Sony Corp. (SNE) said on Tuesday its new video game console, the PlayStation 3, does not run about 200 PlayStation and PlayStation 2 software titles properly, the latest problem the electronics maker has run into in its cash-cow game business.

The PS3, which Sony calls its most important strategic product of the year, went on sale in Japan on Saturday, setting the stage for a three-way showdown with Microsoft Corp.'s (MSFT) already available Xbox 360 and Nintendo Co. Ltd.'s Wii.

Sony said audio features do not work on some software titles when played on the PS3, which is supposed to be compatible with games designed for its previous models, while some other titles do not work on the latest machine at all.

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Shares in Sony closed up 0.9 percent at 4,730 yen, underperforming a 1.64 percent gain in the Tokyo stock market's electrical machinery index IELEC, but in line with Nintendo stock.

Industry specialists say the glitches appear to be the kind of hiccups that often plague console launches and are not likely to have a lasting impact on the PS3 business.

"There are always sorts of little problems at launch ... It may take some time to make everything compatible, but I don't think it's a huge problem," KBC Securities analyst Hiroshi Kamide said.

Indeed, Microsoft received customer complaints following its Xbox launch in Japan in 2002 that the console was scratching game discs, while Sony's PS2, which it released in 2000, had compatibility problems with PS games.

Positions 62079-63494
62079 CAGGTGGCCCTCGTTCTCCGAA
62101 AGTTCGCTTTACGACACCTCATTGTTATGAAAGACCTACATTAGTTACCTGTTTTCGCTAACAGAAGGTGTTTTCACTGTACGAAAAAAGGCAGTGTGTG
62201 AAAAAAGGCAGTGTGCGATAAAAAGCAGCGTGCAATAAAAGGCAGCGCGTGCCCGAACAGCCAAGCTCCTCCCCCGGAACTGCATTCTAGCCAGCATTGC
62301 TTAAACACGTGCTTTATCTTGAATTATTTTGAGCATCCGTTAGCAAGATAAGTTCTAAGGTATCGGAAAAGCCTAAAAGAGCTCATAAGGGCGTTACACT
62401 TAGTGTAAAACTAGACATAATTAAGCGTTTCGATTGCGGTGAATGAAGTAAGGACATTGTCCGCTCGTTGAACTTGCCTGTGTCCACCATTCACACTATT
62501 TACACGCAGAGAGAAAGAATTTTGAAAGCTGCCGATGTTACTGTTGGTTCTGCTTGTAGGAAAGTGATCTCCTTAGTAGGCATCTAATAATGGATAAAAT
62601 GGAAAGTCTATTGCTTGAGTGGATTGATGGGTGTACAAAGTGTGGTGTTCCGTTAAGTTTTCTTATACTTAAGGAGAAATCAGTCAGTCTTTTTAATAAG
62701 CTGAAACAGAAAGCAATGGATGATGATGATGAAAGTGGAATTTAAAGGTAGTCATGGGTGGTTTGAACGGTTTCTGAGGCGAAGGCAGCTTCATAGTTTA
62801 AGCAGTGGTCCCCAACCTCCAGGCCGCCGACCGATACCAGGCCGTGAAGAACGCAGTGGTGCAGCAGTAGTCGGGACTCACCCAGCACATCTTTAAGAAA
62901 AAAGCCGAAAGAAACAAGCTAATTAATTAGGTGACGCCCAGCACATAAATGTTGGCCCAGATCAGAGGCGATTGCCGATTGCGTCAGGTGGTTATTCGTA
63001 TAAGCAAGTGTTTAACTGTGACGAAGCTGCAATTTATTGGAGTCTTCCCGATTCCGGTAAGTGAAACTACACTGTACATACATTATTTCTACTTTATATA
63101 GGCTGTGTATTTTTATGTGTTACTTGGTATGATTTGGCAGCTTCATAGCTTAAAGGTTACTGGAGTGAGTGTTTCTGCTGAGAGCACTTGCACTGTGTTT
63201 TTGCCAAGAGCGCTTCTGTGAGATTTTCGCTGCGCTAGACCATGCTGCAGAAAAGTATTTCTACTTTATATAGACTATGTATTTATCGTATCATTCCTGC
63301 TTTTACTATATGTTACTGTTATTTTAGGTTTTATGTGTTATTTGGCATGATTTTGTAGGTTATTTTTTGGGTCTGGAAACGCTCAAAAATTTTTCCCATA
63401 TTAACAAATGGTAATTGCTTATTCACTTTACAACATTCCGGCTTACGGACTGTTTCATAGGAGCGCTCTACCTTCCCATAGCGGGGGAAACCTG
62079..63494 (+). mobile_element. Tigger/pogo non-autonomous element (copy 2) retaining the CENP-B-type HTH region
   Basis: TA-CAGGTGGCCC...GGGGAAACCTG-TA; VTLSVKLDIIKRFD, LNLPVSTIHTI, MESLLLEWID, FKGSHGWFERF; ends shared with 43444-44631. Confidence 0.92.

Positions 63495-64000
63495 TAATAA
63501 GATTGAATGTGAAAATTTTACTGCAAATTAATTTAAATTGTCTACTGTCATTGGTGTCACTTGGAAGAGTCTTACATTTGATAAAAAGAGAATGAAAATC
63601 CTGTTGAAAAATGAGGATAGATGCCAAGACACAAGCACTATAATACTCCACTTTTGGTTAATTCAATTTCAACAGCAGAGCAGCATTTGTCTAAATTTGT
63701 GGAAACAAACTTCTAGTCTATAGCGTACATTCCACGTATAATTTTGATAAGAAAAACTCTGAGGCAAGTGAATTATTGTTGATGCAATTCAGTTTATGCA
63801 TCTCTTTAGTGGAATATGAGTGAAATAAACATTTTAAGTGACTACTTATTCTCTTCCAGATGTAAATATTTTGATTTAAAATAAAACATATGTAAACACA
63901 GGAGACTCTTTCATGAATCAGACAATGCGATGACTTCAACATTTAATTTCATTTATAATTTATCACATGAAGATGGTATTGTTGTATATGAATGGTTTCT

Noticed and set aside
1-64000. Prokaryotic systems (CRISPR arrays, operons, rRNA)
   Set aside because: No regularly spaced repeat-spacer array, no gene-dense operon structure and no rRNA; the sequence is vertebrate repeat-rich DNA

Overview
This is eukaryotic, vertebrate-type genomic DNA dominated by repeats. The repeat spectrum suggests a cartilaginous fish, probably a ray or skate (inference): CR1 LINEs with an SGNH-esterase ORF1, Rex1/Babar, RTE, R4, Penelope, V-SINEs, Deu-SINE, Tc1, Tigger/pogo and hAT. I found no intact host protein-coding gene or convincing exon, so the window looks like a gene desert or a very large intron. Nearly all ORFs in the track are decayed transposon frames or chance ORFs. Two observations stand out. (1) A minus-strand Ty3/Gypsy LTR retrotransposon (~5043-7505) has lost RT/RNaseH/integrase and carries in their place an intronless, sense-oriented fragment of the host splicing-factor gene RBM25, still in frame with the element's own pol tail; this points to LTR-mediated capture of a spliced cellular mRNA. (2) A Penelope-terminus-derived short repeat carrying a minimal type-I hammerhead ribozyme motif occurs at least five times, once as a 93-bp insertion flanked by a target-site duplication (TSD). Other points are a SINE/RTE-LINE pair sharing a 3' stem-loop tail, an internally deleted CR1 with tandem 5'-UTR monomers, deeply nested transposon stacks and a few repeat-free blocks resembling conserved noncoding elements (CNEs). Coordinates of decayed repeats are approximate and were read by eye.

Sony Computer Entertainment (SCE), Sony's game unit, plans to fix the PS3 problems by offering online upgrades for system software, SCE spokesman Satoshi Fukuoka said.

Sony sold 88,400 units of the PS3 in the first two days of the Japan launch, clearing out most stores' stock, video game magazine publisher Enterbrain said on Monday.

The PS3 will be launched in North America on Friday. Gamers in Europe must wait until March due to a glitch in commercial production of blue laser diodes, a key component of the game gear's Blu-ray high-definition DVD player.

The Tokyo-based electronics and entertainment conglomerate aims to ship 6 million units of the PS3 by March.

The original PS and PS2 have each sold more than 100 million units.

Sony, which has dominated the game market over the past decade, has packed the PS3 with its latest technology, including a Blu-ray player and the Cell microchip, dubbed a "supercomputer on a chip."

But the new machine's lifelike graphics and fast downloading of game software and video clips come at a price.

Sony sells a basic model for 49,980 yen ($424.9) in Japan, almost double the price of the Wii, which will be released in the United States on Sunday and December 2 in Japan.